Information Fusion for Perceptual Feedback: A Brain Activity Sonification Approach

  • Tomasz M. Rutkowski
  • Andrzej Cichocki
  • Danilo Mandic

When analysing multichannel processes, it is often convenient to use some sort of “visualisation” to help understand and interpret spatio-temporal dependencies between the channels, and to perform input variable selection. This is particularly advantageous when the levels of noise are high, the “active” channel changes its spatial location with time, and also for spatio-temporal processes where several channels contain meaningful information, such as in the case of electroencephalogram (EEG)-based brain activity monitoring. To provide insight into the dynamics of brain electrical responses, spatial sonification of multichannel EEG is performed, whereby the information from active channels is fused into music-like audio. Owing to its “data fusion via fission” mode of operation, empirical mode decomposition (EMD) is employed as a time-frequency analyser, and the brain responses to visual stimuli are sonified to provide audio feedback. Such perceptual feedback has enormous potential in multimodal brain computer and brain machine interfaces (BCI/BMI).


Empirical Mode Decomposition Auditory Feedback Information Fusion Intrinsic Mode Function Brain Computer Interface 
These keywords were added by machine and not by the authors. This process is experimental and the keywords may be updated as the learning algorithm improves.


Unable to display preview. Download preview PDF.

Unable to display preview. Download preview PDF.


  1. 1.
    Eerola, T., Toiviainen, P.: MIR in Matlab: The MIDI toolbox. In: Proceedings of the 5th International Conference on Music Information Retrieval, ISMIR2004, pp. 22–27. Audiovisual Institute, Universitat Pompeu Fabra, Barcelona, Spain (2004)Google Scholar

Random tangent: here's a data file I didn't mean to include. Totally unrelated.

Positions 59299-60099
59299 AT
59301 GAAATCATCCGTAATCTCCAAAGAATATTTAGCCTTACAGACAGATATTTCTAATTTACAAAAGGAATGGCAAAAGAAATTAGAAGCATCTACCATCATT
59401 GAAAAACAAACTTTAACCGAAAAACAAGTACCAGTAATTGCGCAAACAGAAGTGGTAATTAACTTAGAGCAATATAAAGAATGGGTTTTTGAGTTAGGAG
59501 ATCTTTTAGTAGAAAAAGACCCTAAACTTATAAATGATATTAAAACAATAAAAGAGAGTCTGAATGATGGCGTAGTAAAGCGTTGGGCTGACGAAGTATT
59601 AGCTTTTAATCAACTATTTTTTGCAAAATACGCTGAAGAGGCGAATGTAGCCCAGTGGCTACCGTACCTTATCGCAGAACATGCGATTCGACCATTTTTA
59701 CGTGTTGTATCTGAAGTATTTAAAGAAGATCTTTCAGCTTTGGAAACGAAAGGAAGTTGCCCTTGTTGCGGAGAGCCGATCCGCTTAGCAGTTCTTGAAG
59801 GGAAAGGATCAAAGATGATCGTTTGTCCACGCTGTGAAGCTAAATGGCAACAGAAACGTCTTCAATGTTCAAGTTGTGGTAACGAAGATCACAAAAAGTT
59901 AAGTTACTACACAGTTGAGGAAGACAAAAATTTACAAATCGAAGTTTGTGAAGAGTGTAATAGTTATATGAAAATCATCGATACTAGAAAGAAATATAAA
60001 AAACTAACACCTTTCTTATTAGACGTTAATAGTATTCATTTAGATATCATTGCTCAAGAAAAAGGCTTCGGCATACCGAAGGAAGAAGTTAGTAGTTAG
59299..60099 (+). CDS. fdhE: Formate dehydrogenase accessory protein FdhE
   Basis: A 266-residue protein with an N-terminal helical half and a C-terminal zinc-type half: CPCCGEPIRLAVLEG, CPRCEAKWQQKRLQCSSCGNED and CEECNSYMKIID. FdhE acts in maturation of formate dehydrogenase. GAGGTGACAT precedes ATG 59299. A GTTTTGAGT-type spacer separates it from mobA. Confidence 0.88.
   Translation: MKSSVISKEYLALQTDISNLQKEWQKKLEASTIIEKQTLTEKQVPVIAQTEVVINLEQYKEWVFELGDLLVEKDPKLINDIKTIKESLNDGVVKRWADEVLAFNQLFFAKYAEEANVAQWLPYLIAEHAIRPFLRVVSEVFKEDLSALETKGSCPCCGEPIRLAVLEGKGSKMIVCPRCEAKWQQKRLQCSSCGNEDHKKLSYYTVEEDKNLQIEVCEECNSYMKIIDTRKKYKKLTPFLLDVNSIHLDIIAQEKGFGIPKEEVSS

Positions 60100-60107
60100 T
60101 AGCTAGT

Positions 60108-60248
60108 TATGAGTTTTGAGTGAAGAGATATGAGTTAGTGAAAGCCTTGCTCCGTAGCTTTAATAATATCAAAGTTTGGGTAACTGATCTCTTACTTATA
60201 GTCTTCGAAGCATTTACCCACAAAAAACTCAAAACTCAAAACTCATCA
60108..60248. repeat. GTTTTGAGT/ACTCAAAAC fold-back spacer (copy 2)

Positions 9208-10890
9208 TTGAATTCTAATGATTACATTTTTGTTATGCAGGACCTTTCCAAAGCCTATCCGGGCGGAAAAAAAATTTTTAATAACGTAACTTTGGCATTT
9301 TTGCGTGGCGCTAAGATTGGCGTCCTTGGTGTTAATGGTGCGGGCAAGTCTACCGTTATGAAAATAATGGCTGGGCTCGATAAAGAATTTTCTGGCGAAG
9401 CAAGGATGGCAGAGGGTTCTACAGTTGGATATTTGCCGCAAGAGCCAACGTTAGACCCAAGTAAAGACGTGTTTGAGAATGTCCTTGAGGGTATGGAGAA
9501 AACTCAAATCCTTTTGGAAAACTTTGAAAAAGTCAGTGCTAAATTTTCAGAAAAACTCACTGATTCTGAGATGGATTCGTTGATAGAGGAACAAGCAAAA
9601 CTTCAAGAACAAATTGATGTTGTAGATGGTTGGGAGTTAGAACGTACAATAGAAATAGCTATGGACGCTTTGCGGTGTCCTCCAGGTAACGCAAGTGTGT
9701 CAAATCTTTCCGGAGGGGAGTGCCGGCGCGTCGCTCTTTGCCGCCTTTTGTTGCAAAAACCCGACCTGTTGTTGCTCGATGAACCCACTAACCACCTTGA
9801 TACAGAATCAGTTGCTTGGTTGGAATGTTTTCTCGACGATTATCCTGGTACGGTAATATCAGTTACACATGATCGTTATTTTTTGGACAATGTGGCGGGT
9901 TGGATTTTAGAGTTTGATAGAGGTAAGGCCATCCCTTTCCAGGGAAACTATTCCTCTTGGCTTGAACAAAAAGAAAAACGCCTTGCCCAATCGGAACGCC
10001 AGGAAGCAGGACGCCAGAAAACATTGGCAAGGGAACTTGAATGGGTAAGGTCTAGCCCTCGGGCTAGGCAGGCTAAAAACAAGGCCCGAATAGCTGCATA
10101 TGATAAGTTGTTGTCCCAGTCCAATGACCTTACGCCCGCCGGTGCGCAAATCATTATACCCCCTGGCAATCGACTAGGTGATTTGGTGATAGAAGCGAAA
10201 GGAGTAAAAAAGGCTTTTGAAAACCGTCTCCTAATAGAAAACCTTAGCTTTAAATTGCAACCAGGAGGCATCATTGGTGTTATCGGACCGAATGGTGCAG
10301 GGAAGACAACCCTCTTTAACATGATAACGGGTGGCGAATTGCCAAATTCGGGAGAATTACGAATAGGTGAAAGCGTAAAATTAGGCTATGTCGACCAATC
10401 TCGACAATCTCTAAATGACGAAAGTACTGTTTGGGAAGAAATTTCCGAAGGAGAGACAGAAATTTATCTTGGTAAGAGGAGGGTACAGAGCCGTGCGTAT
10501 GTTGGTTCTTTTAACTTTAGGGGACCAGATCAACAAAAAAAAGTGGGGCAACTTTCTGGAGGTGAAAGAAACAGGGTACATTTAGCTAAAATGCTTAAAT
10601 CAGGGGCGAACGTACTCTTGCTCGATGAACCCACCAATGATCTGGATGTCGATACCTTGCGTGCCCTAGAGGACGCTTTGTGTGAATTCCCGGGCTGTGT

2. 2.
    Fahle, M., Poggio, T. (eds.): Perceptual Learning. MIT, Cambridge, MA (2002)Google Scholar
  3. 3.
    Huang, N., Shen, Z., Long, S., Wu, M., Shih, H., Zheng, Q., Yen, N.C., Tung, C., Liu, H.: The empirical mode decomposition and the Hilbert spectrum for nonlinear and non-stationary time series analysis. Proceedings of the Royal Society A: Mathematical, Physical and Engineering Sciences 454(1971), 903–995 (1998)MATHCrossRefMathSciNetGoogle Scholar
  4. 4.
    Kelly, S.P., Lalor, E.C., Finucane, C., McDarby, G., Reilly, R.B.: Visual spatial attention control in an independent brain–computer interface. IEEE Transactions on Biomedical Engineering 52(9), 1588–1596 (2005)CrossRefGoogle Scholar
  5. 5.
    Miranda, E., Brouse, A.: Interfacing the brain directly with musical systems: On developing systems for making music with brain signals. Leonardo 38(4), 331–336 (2005)CrossRefGoogle Scholar
  6. 6.
    Palaniappan, R., Mandic, D.P.: Biometric from the brain electrical activity: A machine learning approach. IEEE Transactions on Pattern Analysis and Machine Intelligence 29(4), 738–742 (2007)CrossRefGoogle Scholar
  7. 7.
    Przybyszewski, A., Rutkowski, T.: Processing of the incomplete representation of the visual world. In: Proceedings of the First Warsaw International Seminar on Intelligent Systems, WISIS’04. Warsaw, Poland (2004)Google Scholar
  8. 8.
    Rilling, G., Flandrin, P., Goncalves, P.: On empirical mode decomposition and its algorithms. In: Proceedings of IEEE-EURASIP Workshop on Nonlinear Signal and Image Processing, NSIP-03. IEEE (2003)Google Scholar
  9. 9.
    Rutkowski, T.M., Vialatte, F., Cichocki, A., Mandic, D., Barros, A.K.: Knowledge-Based Intelligent Information and Engineering Systems, Lecture Notes in Artificial Intelligence, vol. 4253, chap. Auditory Feedback for Brain Computer Interface Management – An EEG Data Sonification Approach, pp. 1232–1239. Springer, Berlin, Heidelberg, New York (2006)Google Scholar
  10. 10.
    Wolpaw, J.R., Birbaumer, N., McFarland, D.J., Pfurtscheller, G., Vaughan, T.M.: Brain–computer interfaces for communication and control. Clinical Neurophysiology 113, 767–791 (2002)CrossRefGoogle Scholar
  11. 11.
    Wolpaw, J.R., McFarland, D.J.: Control of a two-dimensional movement signal by a noninvasive brain–computer interface in humans. Proceedings of National Academy of Sciences of the United States America 101(51), 17849–17854 (2004)CrossRefGoogle Scholar

Copyright information

© Springer Science+Business Media, LLC 2008

Authors and Affiliations

  • Tomasz M. Rutkowski
    • 1
  • Andrzej Cichocki
    • 1
  • Danilo Mandic
    • 2
  1. 1.Brain Science InstituteJapan
  2. 2.Imperial College LondonLondonUK

Personalised recommendations